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Sunday Herald

The Sunday Herald was a Scottish Sunday newspaper, published between 7 February 1999 and 2 September 2018. A broadsheet, it was published in compact format from 20 November 2005; the paper was known for having combined a centre-left stance with support for Scottish devolution, Scottish independence. The last edition of the newspaper was published on 2 September 2018 and it was replaced with Sunday editions of The Herald and The National. In July 2012, the newspapers' publishers classified the Sunday Herald as a regional instead of a national title. Between July and December 2013, the Sunday Herald sold an average of 23,907 copies, down 7.5% on the 12 months previous. After declaring support for Scottish independence, The Sunday Herald received a huge increase in sales, with circulation in September 2014 up 111% year on year. By 2017 circulation had fallen to 18,387 and in August 2018 staff were told they would now be expected to work on the Glasgow Herald too, with the potential for the two titles to be combined at some point in the future.

In early 1998 the Scottish Media Group led by chairman Gus Macdonald, decided to create a Sunday sister for its existing national morning title The Herald, because the Glasgow-based media group was losing advertising revenue to rival newspaper publishers every Sunday. In March 1998 the media company's board appointed Andrew Jaspan the publisher and managing director of The Big Issue and a former editor of Scotland on Sunday, The Scotsman and The Observer to examine the business case for launching a new Sunday title. In October 1998 SMG, which owns the broadcaster STV, committed to putting £10 million behind the new paper's launch. Jaspan assembled a launch team including former Hue & Cry singer Pat Kane, TV producer and presenter Muriel Gray and BBC political commentator Iain Macwhirter and designer Simon Cunningham. Other former BBC television and radio journalists who joined the title included Lesley Riddoch, Torcuil Crichton and Pennie Taylor. A number of former Scotsman and Scotland on Sunday staff joined the new paper, as did several journalists from The Big Issue's Scottish edition including Neil Mackay, David Milne and Iain S Bruce.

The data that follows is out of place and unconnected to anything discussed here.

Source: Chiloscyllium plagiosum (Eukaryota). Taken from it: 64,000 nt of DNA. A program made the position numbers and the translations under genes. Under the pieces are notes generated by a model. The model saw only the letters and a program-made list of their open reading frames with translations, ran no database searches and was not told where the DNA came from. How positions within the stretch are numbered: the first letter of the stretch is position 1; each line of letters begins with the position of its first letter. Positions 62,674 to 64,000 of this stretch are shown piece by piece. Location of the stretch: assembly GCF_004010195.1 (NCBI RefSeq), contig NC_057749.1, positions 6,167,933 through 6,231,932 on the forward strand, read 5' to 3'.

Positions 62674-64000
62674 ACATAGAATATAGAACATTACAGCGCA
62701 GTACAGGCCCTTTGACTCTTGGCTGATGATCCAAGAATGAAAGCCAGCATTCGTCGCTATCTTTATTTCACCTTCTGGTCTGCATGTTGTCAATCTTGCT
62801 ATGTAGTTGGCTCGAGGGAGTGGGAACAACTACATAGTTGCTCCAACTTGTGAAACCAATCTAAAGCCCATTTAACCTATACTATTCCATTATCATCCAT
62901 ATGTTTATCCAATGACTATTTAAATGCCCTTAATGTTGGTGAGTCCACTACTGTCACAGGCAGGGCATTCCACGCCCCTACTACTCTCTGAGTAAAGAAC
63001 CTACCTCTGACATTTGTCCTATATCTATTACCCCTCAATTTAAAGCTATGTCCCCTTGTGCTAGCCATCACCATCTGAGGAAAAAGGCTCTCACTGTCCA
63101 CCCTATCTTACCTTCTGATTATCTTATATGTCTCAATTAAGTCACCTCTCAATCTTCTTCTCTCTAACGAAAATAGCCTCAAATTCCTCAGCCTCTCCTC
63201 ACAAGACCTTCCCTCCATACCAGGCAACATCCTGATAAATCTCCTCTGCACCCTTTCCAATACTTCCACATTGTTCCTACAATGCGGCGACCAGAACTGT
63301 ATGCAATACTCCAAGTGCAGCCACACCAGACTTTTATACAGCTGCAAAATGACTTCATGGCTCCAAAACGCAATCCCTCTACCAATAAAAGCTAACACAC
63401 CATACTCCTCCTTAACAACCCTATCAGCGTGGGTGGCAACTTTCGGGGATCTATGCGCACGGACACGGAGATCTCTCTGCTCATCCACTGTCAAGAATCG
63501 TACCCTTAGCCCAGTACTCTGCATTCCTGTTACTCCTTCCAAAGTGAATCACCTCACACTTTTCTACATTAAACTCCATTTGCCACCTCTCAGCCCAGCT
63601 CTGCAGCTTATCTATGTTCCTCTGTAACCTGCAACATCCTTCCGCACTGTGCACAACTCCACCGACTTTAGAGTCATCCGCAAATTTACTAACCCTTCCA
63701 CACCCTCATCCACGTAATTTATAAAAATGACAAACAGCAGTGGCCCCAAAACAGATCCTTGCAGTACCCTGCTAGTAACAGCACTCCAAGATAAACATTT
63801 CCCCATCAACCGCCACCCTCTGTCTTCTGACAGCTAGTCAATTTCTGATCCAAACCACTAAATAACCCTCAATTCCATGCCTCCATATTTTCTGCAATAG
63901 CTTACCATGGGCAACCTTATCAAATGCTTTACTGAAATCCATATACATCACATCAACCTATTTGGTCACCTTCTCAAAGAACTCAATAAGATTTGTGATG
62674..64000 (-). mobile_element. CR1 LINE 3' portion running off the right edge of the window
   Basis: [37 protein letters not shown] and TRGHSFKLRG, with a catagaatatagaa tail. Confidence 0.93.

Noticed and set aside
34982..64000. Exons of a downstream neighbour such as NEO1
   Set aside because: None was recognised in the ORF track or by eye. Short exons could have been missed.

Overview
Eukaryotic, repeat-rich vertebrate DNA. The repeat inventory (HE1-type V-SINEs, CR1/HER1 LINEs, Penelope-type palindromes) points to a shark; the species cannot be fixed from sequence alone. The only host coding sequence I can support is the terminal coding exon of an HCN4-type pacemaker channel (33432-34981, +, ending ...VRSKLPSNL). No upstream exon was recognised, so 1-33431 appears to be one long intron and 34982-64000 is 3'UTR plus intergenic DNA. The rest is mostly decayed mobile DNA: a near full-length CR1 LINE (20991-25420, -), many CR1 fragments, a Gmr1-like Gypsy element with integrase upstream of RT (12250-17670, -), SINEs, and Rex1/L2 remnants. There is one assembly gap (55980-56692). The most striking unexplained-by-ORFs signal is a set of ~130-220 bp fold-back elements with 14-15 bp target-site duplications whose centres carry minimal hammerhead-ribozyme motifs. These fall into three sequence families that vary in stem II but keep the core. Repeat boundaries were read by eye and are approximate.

The Sunday Herald was launched as a seven-section newspaper on 7 February 1999. It was advertised with the slogan "No ordinary Sunday"; the use of the word "fuck" in the first edition of the magazine alienated older and more conservative readers, but the paper won a following among more liberal-minded Scots. It won a raft of awards for its journalism and photography, in the UK and internationally, secured the former archbishop Richard Holloway and On the Waterfront scriptwriter Budd Schulberg as regular contributors, its web version gained a large readership in the United States because of its consistent anti-George W. Bush and anti-Iraq War line. After having over-paid for acquisitions during the dot-com era, Scottish Media Group was in serious financial trouble by 2002; the company decided to sell its publishing arm, whose assets included The Herald, Sunday Herald and Evening Times and magazines including Scottish Farmer, Boxing News and The Strad and a public auction, accompanied by a heated public debate, ensued.

When it looked like the Barclay brothers, owners of rival papers The Scotsman and Scotland on Sunday, were set to become the publishing group's owners, questions were raised in the Scottish Parliament. Had Sir David and Sir Frederick Barclay and Andrew Neil succeeded in acquiring the fledgling Sunday Herald, they would have closed it down to give a clear run to their own Scotland on Sunday title, merged The Herald with The Scotsman; that their goals were anti-competitive was confirmed when an unsigned leader written by Jaspan making these claims went unchallenged. Determined to prevent the paper being acquired by tax exiles with no sympathy for its centre-left ethos, Jaspan led a campaign to keep it out of their hands; this included lobbying senior Labour Party politicians at their September 2002 conference in Blackpool. The campaign proved successful, with the Financial Times questioning whether it was right for the Barclay twins to have a monopoly of quality papers published in Scotland; the Sunday Herald and related titles were sold instead to Newsquest for £216 million.